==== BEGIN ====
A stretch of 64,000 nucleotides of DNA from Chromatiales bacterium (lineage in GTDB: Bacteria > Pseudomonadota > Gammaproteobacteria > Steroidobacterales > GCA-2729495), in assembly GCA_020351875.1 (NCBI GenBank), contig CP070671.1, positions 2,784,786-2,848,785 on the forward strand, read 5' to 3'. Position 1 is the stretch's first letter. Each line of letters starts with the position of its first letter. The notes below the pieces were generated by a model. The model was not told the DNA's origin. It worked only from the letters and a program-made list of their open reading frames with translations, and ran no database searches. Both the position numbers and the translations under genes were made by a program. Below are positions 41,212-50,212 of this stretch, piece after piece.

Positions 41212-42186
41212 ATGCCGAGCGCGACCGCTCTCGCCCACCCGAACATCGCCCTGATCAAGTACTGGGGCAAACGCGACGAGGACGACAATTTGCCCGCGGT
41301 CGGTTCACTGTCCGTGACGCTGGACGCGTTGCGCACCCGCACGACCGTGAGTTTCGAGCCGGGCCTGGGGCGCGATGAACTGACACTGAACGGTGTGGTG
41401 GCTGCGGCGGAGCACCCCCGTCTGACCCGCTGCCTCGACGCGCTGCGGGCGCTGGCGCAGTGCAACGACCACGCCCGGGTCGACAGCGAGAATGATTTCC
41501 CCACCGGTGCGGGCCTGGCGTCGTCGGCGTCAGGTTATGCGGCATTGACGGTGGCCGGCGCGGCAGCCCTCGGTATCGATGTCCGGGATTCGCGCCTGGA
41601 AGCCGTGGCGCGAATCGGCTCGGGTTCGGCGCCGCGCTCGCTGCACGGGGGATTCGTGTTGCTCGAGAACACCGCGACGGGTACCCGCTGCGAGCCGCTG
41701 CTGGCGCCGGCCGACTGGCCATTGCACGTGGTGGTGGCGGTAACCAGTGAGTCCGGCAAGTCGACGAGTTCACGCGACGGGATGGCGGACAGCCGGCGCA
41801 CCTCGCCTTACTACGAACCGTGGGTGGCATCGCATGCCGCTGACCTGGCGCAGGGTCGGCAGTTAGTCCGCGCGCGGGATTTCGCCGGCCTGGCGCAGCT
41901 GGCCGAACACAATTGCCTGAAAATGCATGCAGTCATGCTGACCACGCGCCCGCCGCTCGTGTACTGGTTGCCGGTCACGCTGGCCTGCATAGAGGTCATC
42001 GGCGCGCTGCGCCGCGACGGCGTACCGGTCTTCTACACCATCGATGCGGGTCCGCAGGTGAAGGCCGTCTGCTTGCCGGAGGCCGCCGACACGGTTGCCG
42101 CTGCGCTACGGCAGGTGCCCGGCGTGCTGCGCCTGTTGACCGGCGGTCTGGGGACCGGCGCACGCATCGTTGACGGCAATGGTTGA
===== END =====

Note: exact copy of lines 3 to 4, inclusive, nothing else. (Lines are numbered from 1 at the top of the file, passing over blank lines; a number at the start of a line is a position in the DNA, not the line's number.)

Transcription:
41212 ATGCCGAGCGCGACCGCTCTCGCCCACCCGAACATCGCCCTGATCAAGTACTGGGGCAAACGCGACGAGGACGACAATTTGCCCGCGGT
41301 CGGTTCACTGTCCGTGACGCTGGACGCGTTGCGCACCCGCACGACCGTGAGTTTCGAGCCGGGCCTGGGGCGCGATGAACTGACACTGAACGGTGTGGTG